“It’s something that they just don’t take onboard,” says Penny. “There’s this attitude that they know better, that NDEs suggest some sort of hallucinations, and there’s absolutely no basis in reality for these experiences. But clearly, these experiences have great effects and there’s so much potential of what could be developed. I just think it’s so frustrating because for years, I’ve been trying to get this into the education of nurses and doctors, but it’s a real great struggle to try and do it. But there are some changes with the younger doctors coming through and some of the older ones that I’ve worked with as well. Certainly, when they understand more about the experience, they have become more open to it and I was very fortunate where I worked in intensive care; the doctors all did take these experiences onboard and so they were quite aware of them. If a patient reported an experience they told me about it but they also documented it in the notes as well, which is really quite a big breakthrough. I think we are going to see changes. Perhaps they’re not as quick as I would like to see, but there are changes. The Royal College of Psychiatrists in London have a special interest group in these kind of experiences which is very encouraging. It’s collaboration that’s going to really take these things further forward. So, we should collaborate with more people or scientists of all different disciplines so that we all collectively come up with something. It would be great to work as part of a team rather than in isolation so you get different kind of expertise from different fields and put that expertise into one part so we can really take this work forward.”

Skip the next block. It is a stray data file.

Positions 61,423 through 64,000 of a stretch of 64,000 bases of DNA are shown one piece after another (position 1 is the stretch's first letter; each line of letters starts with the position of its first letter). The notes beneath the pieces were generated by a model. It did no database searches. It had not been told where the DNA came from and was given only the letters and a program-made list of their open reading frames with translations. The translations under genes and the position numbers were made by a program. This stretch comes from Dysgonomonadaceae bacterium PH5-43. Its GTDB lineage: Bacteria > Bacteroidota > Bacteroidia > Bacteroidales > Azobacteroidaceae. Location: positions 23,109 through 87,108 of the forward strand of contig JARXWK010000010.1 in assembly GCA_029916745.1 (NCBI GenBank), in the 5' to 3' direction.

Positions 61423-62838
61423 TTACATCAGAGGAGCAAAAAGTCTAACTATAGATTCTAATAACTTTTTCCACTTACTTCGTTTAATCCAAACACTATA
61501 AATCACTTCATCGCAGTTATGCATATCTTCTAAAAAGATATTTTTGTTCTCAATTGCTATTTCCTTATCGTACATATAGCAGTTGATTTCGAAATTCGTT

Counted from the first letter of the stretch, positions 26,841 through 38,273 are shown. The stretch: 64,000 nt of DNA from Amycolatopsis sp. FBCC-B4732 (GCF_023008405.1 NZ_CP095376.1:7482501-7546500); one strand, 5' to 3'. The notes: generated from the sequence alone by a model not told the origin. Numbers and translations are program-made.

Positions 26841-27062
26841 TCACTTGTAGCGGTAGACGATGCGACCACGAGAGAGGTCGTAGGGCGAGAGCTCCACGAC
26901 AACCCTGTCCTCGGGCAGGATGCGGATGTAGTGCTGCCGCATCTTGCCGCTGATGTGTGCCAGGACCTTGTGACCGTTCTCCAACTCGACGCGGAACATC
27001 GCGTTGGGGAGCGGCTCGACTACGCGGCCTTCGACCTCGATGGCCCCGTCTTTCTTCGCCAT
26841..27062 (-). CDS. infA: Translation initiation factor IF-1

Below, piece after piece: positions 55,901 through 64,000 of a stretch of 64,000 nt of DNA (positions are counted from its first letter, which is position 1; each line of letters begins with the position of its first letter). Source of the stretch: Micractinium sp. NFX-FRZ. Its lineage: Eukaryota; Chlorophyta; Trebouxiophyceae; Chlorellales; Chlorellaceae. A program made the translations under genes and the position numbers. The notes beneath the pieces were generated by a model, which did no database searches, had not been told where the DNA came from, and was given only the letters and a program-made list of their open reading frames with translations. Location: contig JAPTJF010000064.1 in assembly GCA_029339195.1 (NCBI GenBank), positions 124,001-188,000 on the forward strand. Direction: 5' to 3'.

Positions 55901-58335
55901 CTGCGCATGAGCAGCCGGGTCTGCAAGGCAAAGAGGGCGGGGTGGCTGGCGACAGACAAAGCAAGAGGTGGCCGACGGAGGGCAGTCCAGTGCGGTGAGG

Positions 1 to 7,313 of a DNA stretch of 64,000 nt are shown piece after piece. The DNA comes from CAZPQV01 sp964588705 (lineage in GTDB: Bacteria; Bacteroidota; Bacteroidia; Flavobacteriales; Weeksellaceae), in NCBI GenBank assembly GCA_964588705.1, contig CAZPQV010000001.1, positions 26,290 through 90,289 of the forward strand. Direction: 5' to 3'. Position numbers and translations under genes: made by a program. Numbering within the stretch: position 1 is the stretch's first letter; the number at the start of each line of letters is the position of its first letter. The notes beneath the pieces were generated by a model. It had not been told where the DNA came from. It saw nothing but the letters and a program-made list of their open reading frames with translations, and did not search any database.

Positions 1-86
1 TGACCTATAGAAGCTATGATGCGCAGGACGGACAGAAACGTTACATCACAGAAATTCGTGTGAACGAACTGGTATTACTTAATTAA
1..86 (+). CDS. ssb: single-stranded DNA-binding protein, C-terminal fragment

One of the more out-there possibilities in all of this is the idea that NDEs, and indeed many if not all of the mysterious psychic phenomena mentioned above, may form an essential part of evolution. If consciousness is indeed the ground of reality — or at least a much deeper level of it — then evolution of mind must be at least as important as the evolution of body. While some believe that the latter has all but come to end, the expansion of mind may yet be on the thin end of an exponential arc. ‘Evolve or die!’ is the clarion cry, and from the life-changing breakdowns and breakthroughs imposed on well-known figures such as Eckhart Tolle and David Icke, to the possibility of a self-induced, species-wide near-death experience in the shape of social and environmental collapse, are we being compelled to climb further up the evolutionary tree?